On Sept. 10, 1880 after talking Bateke king Illoh Makoko into placing his kingdom under protection of the French flag, the city of Brazzaville on the N bank of the Congo River and the Pool Malebo (Stanley Pool) (Lake Nkunda) (modern-day pop. 1.8M) is founded by French explorer Pierre Paul François Camille Savorgnan de Brazza (Pietro Paolo Savognan di Brazzà (1852-1905), becoming the capital of the Repub. of the Congo; meanwhile in 1881 the city of Leopoldville (later Kinshasa) on the S bank of the Congo River and the Pool Malebo opposite Brazzaville (modern-day pop. 11.8M), named after Leopold II of Belgium is founded by Henry Morton Stanley in the Belgian Congo (modern-day Dem. Repub. of the Congo), becoming the 3rd largest urban area in Africa after Cairo and Lagos, and 2nd largest Francophone urban area in the world after Paris; French is the official language, although Lingala (Bangala) (Bangi), Tshiluba, and Swahili are also spoken; in 1971-97 the Dem. Repub. of Congo is called Zaire.

Joseph Juneau (1836-99)

On Oct. 18, 1880 after receiving help from native guide Chief Kowee and making the first major gold discovery in the panhandle in the Gastineau Channel at the base of Mt. Juneau across from Douglas Island, Quebec-born miner Joseph "Joe" Juneau (1836-99) and Irish-born miner Richard Tighe Harris (1833-1907) found Juneau, Alaska (originally ROckwell) (modern-day pop. 32K/24K), taking 1K lbs. of gold ore back to Sitka; Juneau replaces Sitka as the capital of Alaska in 1906; the city and borough incl. 3,255 sq. mi. of territory, as large as the states of R.I. and Del. combined.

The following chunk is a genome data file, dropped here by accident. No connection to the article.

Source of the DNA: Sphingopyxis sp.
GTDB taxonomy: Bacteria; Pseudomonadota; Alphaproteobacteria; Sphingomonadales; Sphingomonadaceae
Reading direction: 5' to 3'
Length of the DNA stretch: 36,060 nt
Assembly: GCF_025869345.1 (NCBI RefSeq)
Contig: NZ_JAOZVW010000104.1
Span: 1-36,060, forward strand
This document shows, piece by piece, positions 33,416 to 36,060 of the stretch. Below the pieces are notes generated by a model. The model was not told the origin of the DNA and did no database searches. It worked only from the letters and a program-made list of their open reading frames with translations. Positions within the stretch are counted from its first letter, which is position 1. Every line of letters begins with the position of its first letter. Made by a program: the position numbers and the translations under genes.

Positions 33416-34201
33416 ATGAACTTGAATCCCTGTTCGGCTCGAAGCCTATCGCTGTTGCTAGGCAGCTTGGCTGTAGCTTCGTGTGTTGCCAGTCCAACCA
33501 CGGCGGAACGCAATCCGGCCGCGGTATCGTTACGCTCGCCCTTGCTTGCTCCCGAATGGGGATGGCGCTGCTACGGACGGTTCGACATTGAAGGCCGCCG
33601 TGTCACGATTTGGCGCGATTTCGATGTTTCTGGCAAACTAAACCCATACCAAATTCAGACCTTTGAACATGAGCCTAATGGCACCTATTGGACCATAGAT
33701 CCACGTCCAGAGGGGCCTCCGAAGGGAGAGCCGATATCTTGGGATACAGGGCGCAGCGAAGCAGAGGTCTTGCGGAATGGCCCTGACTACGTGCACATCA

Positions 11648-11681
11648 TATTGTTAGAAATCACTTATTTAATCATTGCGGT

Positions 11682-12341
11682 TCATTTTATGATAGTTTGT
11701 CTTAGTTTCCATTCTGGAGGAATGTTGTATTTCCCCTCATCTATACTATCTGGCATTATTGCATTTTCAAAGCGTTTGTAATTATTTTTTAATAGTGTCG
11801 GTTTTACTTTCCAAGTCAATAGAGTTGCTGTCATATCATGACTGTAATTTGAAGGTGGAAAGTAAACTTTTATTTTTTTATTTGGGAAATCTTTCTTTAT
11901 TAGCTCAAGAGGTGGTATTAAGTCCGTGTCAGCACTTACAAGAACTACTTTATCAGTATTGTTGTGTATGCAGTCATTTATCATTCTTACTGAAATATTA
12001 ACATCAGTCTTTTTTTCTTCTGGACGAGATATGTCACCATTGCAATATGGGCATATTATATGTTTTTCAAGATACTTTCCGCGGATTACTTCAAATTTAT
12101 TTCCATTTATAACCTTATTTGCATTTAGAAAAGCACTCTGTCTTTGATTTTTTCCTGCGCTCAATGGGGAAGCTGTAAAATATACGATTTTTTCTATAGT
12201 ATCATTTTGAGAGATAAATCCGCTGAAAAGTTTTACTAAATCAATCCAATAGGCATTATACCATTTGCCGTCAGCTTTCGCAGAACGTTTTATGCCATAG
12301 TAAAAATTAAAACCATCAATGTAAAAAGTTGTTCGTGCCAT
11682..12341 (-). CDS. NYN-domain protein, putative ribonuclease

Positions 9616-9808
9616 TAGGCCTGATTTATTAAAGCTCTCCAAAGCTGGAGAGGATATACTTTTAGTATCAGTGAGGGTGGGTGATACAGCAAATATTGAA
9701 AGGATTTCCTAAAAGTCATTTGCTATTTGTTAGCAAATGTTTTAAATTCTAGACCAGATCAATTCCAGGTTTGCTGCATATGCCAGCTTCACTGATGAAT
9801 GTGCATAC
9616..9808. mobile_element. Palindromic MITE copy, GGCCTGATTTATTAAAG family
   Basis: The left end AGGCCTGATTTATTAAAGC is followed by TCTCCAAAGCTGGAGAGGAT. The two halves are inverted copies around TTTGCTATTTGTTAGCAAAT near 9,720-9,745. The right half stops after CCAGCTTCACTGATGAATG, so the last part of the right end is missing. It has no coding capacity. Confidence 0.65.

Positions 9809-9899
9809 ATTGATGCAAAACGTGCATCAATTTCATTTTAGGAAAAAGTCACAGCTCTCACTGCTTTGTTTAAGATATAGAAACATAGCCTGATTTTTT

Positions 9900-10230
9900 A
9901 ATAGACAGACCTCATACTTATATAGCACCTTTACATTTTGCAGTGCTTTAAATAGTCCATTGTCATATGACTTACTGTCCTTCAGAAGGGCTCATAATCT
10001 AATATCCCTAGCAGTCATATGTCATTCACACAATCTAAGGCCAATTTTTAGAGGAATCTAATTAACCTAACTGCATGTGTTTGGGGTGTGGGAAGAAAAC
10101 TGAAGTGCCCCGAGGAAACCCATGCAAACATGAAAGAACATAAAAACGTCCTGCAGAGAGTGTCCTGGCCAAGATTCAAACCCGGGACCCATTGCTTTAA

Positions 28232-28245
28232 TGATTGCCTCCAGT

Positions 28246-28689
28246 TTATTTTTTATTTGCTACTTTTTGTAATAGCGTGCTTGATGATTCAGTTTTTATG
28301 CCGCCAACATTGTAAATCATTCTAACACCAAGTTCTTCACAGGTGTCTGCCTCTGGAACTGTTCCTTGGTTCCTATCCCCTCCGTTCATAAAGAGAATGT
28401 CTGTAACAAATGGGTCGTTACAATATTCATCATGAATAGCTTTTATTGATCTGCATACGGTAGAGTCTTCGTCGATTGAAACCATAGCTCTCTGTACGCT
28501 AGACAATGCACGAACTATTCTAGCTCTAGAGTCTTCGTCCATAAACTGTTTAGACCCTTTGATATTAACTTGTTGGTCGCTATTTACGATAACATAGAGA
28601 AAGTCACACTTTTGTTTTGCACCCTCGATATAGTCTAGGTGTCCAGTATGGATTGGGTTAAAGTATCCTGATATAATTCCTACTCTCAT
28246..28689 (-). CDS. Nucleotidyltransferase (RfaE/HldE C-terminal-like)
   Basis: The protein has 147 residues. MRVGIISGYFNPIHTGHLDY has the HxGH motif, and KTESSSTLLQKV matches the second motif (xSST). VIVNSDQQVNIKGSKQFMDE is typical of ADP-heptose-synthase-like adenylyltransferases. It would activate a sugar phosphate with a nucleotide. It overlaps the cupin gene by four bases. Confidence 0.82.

On Oct. 30, 1880 the city of Tegucigalpa (Nahuatal "Taguz-galpa" = hills of silver) in SC Honduras (claimed by the Spanish on Sept. 29, 1578) (modern-day pop. 1.1M) becomes the capital of Honduras; the twin city of Comayaguela lies on the opposite (W) bank of the Choluteca River - why does that name give me goosebumps?

In 1880 the city of Long Beach, Calif. 20 mi. S of Los Angeles (modern-pop. 462K/17.8M) is founded by William E. Willmore, who buys 4K acres of the Rancho Los Cerritos from Jotham Bixby, "the Father of Long Beach", then tries to create the farming community of Willmore City, fails, and sells out to a Los Angeles syndicate; it is incorporated on Dec. 13, 1897, later becoming known as "Iowa by the sea" for its major immigrant group.

Pierre Chouteau Jr. (1789-1865)

In 1880 the city of Pierre, S.D., named after St. Louis, Mo.-born fur trader Pierre Chouteau Jr. (Pierre Cadet Chouteau) (1789-1865) is founded on the E bank of the Missouri River opposite Fort Pierre (founded 1832) in the geographic center of the state, becoming the capital of S.D. on Nov. 2, 1889 after defeating rival town Huron.